Mr. Irwin: There could be circumstances where we might unduly draw down our own strength.

Mr. Packard: Some people will think we are doing that whatever we do.

  1. Source: National Archives, Nixon Presidential Materials, NSC Files, NSC Institutional Files (H-Files), Box H–112, Senior Review Group, SRG Minutes (Originals) 1971. Secret. The meeting was held in the White House Situation Room.
  2. For an analytical summary of this paper, see Document 198.
  3. For the Jackson Amendment, see footnote 5, Document 157. The paper was not found, but on January 28, the President directed Laird: “Pursuant to the authority contained in the Supplemental Appropriation Act, 1971, I hereby allocate from the appropriation for “Military credit sales to Israel’ to the Secretary of Defense $500,000,000.00 to be expended by said Secretary to finance the sale of defense articles and services to Israel. I direct that the procedures for interdepartmental consultation and coordination under the Foreign Military Sales Act and Executive Order No. 11501, providing for Administration of Foreign Military Sales, be followed in expending the funds hereby allocated.” (National Archives, Nixon Presidential Materials, NSC Files, Box 608, Country Files, Middle East, Israel, Vol. VIII)
  4. Attached but not printed. The questions were: “Should other questions take priority over deciding on further arms commitments to Israel? Would a successful U.S. initiative for full diplomatic relations with UAR help de-polarize the atmosphere, exert pressure on the Soviets, and lend credence to the evenhandedness of the U.S. peace initiative? Would Israel perform better during negotiations if she knows more precisely what the U.S. expects? Should we attach conditions at the time of any further arms commitments rather than rely solely on exerting pressure at some future date?”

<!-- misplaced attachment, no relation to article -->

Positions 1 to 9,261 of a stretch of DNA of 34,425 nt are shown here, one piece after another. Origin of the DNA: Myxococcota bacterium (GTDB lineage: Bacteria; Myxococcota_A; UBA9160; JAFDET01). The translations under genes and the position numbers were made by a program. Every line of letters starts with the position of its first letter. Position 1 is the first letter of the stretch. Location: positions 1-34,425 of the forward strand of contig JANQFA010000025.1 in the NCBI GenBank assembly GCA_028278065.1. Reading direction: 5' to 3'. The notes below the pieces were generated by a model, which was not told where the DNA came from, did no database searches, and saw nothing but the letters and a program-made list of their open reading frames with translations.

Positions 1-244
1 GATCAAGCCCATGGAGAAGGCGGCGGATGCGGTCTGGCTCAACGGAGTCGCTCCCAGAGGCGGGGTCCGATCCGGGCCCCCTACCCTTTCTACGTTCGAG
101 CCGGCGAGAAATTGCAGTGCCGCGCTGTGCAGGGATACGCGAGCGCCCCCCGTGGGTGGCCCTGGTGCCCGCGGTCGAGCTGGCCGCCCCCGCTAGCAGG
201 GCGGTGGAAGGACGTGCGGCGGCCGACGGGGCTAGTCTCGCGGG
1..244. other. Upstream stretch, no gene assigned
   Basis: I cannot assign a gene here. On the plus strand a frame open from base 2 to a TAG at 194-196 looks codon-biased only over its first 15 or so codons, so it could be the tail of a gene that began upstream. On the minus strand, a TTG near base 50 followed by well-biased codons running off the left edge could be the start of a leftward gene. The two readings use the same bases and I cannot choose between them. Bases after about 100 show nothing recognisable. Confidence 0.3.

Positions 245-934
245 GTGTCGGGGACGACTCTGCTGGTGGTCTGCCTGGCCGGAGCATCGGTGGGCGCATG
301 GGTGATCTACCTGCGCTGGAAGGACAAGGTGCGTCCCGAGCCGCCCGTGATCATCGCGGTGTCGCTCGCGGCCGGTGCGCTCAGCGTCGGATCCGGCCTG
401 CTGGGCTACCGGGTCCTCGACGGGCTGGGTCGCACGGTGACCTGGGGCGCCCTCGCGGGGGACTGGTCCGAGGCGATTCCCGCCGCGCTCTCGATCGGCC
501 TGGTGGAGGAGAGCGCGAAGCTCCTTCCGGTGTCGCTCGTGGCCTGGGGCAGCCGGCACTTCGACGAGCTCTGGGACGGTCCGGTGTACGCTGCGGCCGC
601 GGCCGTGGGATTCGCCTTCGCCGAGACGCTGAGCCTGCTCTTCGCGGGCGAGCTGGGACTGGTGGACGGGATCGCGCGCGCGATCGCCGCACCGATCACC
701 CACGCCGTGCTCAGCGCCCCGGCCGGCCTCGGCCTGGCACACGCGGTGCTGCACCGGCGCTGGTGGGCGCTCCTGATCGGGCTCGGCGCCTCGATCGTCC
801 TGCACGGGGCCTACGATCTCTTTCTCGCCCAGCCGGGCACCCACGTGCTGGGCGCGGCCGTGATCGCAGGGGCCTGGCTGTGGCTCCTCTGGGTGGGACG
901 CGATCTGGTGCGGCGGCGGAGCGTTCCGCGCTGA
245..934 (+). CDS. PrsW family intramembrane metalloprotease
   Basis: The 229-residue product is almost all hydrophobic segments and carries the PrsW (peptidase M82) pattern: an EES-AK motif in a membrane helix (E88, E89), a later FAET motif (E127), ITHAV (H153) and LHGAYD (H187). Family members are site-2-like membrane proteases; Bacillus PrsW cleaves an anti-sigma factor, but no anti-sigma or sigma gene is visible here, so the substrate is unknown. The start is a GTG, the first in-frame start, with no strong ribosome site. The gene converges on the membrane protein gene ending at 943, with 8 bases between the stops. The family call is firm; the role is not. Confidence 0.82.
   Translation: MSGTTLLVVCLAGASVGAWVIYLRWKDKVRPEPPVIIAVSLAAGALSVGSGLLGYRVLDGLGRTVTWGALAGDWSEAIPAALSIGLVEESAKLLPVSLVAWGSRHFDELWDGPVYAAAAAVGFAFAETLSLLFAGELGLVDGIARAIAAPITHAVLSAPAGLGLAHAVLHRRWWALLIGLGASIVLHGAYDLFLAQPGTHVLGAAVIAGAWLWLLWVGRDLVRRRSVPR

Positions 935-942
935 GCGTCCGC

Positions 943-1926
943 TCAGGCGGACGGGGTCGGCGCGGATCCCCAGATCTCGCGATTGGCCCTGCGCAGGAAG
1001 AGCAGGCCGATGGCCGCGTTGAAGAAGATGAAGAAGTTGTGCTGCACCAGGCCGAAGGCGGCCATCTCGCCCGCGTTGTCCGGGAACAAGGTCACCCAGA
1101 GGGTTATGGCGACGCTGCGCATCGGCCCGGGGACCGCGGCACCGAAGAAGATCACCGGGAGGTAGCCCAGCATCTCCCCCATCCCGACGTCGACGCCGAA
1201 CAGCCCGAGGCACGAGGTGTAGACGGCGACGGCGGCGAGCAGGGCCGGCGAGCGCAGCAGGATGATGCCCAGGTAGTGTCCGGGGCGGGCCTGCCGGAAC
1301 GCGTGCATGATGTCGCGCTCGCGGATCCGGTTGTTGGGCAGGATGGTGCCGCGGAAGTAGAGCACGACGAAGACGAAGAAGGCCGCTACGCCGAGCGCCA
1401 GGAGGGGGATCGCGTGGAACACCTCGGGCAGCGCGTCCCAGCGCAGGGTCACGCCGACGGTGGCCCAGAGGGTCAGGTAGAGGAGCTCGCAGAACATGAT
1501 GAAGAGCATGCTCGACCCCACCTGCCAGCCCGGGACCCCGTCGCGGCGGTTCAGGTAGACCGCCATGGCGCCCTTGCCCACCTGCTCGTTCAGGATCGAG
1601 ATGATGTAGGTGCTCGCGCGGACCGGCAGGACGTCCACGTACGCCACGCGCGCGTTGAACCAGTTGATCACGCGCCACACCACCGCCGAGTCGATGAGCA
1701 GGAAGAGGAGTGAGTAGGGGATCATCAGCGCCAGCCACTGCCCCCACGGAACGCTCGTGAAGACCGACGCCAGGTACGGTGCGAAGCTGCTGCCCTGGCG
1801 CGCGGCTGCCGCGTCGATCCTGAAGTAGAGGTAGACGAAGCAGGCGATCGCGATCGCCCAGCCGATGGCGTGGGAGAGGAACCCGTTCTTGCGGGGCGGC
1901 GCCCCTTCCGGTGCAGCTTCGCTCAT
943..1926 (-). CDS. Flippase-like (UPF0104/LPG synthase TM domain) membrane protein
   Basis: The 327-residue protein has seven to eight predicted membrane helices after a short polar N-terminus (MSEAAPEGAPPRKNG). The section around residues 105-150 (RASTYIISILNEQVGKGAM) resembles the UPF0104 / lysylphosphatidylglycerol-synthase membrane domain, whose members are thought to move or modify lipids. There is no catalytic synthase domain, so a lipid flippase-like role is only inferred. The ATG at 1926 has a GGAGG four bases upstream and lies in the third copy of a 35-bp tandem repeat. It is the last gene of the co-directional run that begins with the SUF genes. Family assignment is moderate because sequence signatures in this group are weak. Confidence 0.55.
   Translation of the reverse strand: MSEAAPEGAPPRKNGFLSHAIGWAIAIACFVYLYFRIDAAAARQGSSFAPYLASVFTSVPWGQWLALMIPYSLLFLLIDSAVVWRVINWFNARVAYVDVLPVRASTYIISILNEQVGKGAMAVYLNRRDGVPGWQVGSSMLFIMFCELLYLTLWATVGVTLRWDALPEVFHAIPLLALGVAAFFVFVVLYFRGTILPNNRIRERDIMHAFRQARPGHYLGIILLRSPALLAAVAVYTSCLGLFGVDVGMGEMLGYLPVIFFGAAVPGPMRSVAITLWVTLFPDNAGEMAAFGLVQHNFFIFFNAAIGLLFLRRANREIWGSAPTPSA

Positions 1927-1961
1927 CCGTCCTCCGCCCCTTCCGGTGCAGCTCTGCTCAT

5. In telegram 147 from Tel Aviv, January 9, the Embassy reported Jarring’s 2½-hour conversation with Meir and Eban the previous day, including the text of the proposal that Israel handed to the Special Representative entitled “Essentials of Peace.” (National Archives, Nixon Presidential Materials, NSC Files, Box 1159, Saunders Files, Middle East Negotiations Files, Middle East—Jarring Talks) Israel prepared three versions of the proposal, addressed to the United Arab Republic, Lebanon, and Jordan. (Telegram 152 from Tel Aviv, January 10; ibid.) Jarring was in Israel January 7–10.
  6. See Documents 58 and 78.
  7. See Document 199.
  8. Reference is to the supplemental foreign aid package that the White House sent to Capitol Hill on November 18, 1970, and that Congress passed on December 22.
  9. Summarized in Document 194.